33. 33. Diagnostic tests Blood glucose greater than 250 mg/dL Blood pH less than 7.3 Blood bicarbonate less than 15 mEq/L Ketones present in blood Ketones and glucose present in urine Electrolyte abnormalities (Na, K, Cl) serum osmolality < 350 mosm/kg (normal 280-300) Songoma JM .MUHAS Friday, April 13, 2012 33
  34. 34. Signs and symptoms  Kussmals respirations  Blow off carbon dioxide to reverse acidosis  Fruity breath  Nausea/ abdominal pain  Dehydration  Lethargy  Coma  Polydipsia, polyuria, polyphagia Songoma JM .MUHAS Friday, April 13, 2012 34
  35. 35. Treatment Requires immediate medical attention and usually admission to hospital Frequent measurement of blood glucose and treat according to glucose levels with regular insulin (mild ketosis, subcutaneous route; severe ketosis with intravenous insulin administration) Restore fluid balance: initially 0.9% saline at 500 – 1000 mL/hr.; regulate fluids according to client status; when blood glucose is 250 mg/dL add dextrose to intravenous solutions Songoma JM .MUHAS Friday, April 13, 2012 35
  36. 36. • Correct electrolyte imbalance: client often is initially hyperkalemic  As patient is rehydrated and potassium in pushed back into the cell they become hypokalemic  Monitor K levels  Monitor cardiac rhythm since hypokalemia puts client at risk for dysrrhythmias• Treat underlying condition precipitating DKA• Acidosis is corrected with fluid and insulin therapy and rarely needs bicarbonate Songoma JM .MUHAS Friday, April 13, 2012 36
  37. 37.  PATHOPHYSIOLOGY. Hyperosmolar, hyperglycemic, nonketotic (HHNK) syndrome occurs primarily in type 2 diabetes, when blood glucose levels are high as a result of stress or illness. Because the person with type 2 diabetes has some insulin production, cells do not starve and DK usually does not occur Songoma JM .MUHAS Friday, April 13, 2012 37
  38. 38. . HHNK occurs more often in the elderly. As the blood glucose rises (hyperglycemic), polyuria causes profound dehydration, producing the hyperosmolar (concentrated) state. Blood glucose may rise as high as 1500 mg/dL, and electrolyte imbalances occur Because ketoacidosis is not present, the patient may not feel as physically ill as the patient with DKA and may delay seeking treatment. Songoma JM .MUHAS Friday, April 13, 2012 38
  39. 39.  Symptoms of HHNK include: extreme thirst, lethargy, and mental confusion. Shock, coma, and death occur if HHNK is left untreated . The mortality rate for HHNK is between 10% and 20%. Songoma JM .MUHAS Friday, April 13, 2012 39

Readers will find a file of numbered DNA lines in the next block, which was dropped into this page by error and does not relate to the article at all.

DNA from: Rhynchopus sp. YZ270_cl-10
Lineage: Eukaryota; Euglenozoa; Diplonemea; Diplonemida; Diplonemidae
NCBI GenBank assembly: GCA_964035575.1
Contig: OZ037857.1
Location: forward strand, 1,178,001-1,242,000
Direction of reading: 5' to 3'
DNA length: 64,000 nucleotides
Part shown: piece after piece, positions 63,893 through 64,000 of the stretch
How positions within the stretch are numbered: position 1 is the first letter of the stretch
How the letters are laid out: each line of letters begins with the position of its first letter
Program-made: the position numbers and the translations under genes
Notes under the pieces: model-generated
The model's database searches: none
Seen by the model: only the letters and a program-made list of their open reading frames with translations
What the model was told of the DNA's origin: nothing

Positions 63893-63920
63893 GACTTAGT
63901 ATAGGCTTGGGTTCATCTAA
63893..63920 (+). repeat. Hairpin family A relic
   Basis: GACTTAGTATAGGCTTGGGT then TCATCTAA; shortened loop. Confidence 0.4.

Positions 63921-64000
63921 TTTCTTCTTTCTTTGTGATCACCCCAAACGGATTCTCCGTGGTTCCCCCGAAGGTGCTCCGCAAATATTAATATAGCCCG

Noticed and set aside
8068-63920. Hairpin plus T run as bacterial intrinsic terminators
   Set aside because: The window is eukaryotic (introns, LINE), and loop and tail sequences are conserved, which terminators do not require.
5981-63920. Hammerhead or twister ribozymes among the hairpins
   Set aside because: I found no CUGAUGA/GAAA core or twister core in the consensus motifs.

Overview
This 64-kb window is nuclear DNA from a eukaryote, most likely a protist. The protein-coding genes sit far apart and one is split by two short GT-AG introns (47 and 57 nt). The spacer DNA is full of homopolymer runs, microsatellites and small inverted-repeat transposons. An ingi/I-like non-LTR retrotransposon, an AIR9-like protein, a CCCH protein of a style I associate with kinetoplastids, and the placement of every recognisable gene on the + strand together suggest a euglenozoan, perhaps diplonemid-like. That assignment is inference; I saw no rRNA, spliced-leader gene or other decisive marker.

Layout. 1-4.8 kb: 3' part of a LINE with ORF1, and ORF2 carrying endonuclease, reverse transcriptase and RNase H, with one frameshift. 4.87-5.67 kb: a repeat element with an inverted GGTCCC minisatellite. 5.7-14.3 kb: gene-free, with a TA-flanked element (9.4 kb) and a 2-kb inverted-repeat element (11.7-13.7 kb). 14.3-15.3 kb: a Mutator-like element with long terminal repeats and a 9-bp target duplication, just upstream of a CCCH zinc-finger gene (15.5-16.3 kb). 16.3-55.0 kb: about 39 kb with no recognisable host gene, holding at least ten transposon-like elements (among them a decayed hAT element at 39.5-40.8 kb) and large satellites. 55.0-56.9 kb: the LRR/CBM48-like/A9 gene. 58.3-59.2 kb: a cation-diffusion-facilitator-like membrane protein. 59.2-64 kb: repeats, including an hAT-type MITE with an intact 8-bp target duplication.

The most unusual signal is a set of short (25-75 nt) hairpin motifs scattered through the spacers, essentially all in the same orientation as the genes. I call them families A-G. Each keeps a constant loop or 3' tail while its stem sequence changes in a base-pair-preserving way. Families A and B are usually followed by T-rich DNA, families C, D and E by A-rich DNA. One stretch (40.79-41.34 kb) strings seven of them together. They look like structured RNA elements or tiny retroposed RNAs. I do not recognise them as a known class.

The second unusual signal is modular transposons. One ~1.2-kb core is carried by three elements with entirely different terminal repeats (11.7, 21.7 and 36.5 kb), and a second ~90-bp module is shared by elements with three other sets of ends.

40. 40.  THERAPEUTIC INTERVENTION. Treatment includes IV fluids and insulin, and glucose monitoring. Electrolytes are closely monitored. The cause of HHNK should be identified and treated. HHNK syndrome can be prevented with careful monitoring of glucose levels at home. Patients should be instructed to drink plenty of fluids if blood glucose levels are beginning to rise, especially in times of stress and illness. Songoma JM .MUHAS Friday, April 13, 2012 40
  41. 41.  Small blood vessels can become diseased, eventually leading to retinopathy in most patients with diabetes. Retinopathy involves damage to the tiny blood vessels that supply the eye. Small hemorrhages occur, which can cause blindness if not corrected. Diabetes is also associated with a high incidence of cataracts. Patients with diabetes should have a yearly dilated eye examination Songoma JM .MUHAS Friday, April 13, 2012 41
  42. 42. . Nephropathy is caused by damage to the tiny blood vessels within the kidneys. Up to 40% of patients with diabetes develop some degree of nephropathy. A primary risk factor for diabetic nephropathy is poor control of blood glucose . Patients should be taught the importance of blood glucose control to prevent or delay kidney disease. Songoma JM .MUHAS Friday, April 13, 2012 42
  43. 43.  Neuropathy can cause numbness and pain in the extremities, erectile dysfunction (impotence) in males, sexual dysfunction in women, gastroparesis (delayed stomach emptying), and other problems. Unfortunately, pain caused by neuropathy is difficult to treat with traditional analgesics Some antidepressant and anticonvulsant drugs may be helpful, and in some cases local injections of anesthetics may be used. A new drug, pregabalin (Lyrica), that reduces painful nerve impulses Songoma JM .MUHAS Friday, April 13, 2012 43